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January 31, 2016

The team also discovered that acetylation modification occurs primarily on proteins that work together, and that these switches have much greater consequences for the organism's function than previously thought. In one example, the function of Cdc28, an important growth protein in yeast, can be disrupted by the addition of an acetylation button, ultimately affecting the organism's ability to survive.

The results of the team's research were published in the 17 July 2009 edition of Science.

Full bibliographic information: Lysine Acetylation Targets Protein Complexes and Co-Regulates Major Cellular Functions

Chunaram Choudhary (1), Chanchal Kumar (2), Florian Gnad (2), Michael L. Nielsen (1), Michael Rehman (3), Tobias Walther (3), Jesper V. Olsen (1), Matthias Mann (1)*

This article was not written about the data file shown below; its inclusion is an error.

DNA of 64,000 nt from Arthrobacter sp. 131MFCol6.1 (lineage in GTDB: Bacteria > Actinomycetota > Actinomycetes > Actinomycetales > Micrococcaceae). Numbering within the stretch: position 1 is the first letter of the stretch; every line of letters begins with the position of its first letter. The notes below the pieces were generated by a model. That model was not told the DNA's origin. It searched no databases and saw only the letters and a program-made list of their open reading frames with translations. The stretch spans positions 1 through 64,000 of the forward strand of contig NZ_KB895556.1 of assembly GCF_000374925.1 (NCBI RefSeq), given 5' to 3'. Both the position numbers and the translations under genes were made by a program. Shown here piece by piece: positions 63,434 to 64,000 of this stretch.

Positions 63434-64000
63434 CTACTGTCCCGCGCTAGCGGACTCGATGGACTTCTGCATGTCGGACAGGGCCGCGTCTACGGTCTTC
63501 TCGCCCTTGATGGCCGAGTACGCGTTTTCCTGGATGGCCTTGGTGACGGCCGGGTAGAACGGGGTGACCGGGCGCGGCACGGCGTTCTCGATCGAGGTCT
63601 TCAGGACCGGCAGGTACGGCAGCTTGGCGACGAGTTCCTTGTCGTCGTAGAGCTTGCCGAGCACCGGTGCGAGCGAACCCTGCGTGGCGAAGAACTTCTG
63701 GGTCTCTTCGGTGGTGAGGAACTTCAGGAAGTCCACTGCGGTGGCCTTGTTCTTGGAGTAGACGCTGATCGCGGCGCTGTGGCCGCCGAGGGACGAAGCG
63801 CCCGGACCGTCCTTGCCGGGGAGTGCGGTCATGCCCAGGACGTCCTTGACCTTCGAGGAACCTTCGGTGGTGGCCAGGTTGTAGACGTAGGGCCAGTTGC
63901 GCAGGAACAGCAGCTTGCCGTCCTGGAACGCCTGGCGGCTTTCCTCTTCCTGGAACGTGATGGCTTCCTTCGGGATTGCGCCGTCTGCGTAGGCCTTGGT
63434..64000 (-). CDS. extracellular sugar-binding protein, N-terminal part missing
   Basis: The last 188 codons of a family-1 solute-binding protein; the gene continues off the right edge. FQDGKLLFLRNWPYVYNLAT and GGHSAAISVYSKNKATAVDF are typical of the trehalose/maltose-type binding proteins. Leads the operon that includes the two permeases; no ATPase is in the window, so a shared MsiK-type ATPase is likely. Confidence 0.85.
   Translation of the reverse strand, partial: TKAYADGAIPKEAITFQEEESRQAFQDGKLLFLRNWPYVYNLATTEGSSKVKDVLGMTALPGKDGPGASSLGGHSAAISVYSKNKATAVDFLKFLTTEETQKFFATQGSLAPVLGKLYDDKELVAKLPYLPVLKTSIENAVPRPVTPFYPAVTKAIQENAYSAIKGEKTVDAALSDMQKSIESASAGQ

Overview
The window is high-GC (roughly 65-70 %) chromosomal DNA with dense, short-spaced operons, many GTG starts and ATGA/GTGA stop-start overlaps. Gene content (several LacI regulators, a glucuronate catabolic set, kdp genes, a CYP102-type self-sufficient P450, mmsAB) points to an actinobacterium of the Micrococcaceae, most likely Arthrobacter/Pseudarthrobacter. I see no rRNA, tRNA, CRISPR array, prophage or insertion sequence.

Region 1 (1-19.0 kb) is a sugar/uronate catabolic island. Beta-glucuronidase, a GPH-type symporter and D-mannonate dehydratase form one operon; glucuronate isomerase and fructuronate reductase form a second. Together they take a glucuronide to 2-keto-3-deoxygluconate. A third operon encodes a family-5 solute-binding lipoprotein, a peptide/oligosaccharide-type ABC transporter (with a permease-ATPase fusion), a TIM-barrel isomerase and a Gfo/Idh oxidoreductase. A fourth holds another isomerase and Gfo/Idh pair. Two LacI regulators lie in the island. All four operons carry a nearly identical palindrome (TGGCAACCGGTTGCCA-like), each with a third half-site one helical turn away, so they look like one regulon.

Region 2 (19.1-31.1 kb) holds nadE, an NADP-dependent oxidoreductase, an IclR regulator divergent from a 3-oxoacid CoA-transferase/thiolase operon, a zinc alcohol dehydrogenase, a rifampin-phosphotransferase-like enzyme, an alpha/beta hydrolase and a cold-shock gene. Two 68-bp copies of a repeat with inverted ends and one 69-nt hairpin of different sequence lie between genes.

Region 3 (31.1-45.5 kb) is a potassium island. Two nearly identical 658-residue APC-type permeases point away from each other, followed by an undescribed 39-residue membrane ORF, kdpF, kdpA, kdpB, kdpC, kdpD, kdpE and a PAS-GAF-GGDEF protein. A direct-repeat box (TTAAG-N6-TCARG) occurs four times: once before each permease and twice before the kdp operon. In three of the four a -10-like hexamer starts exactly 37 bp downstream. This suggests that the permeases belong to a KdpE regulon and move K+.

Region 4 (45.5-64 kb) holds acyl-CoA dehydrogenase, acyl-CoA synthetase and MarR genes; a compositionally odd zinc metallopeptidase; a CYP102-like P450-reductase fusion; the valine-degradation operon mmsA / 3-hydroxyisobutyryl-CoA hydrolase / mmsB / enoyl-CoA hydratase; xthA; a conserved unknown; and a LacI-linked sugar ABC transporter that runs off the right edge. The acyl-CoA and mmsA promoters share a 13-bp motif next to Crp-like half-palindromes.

1. Proteomics and Signal Transduction, Max Planck Institute for Biochemistry, Martinsried, Germany.; The Novo Nordisk Foundation Center for Protein Research, Faculty of Health Sciences, University of Copenhagen, Blegdamsvej 3, DK-2200 Copenhagen, Denmark. 2. Proteomics and Signal Transduction, Max Planck Institute for Biochemistry, Martinsried, Germany. 3. Organelle Architecture and Dynamics, Max Planck Institute for Biochemistry, Martinsried, Germany

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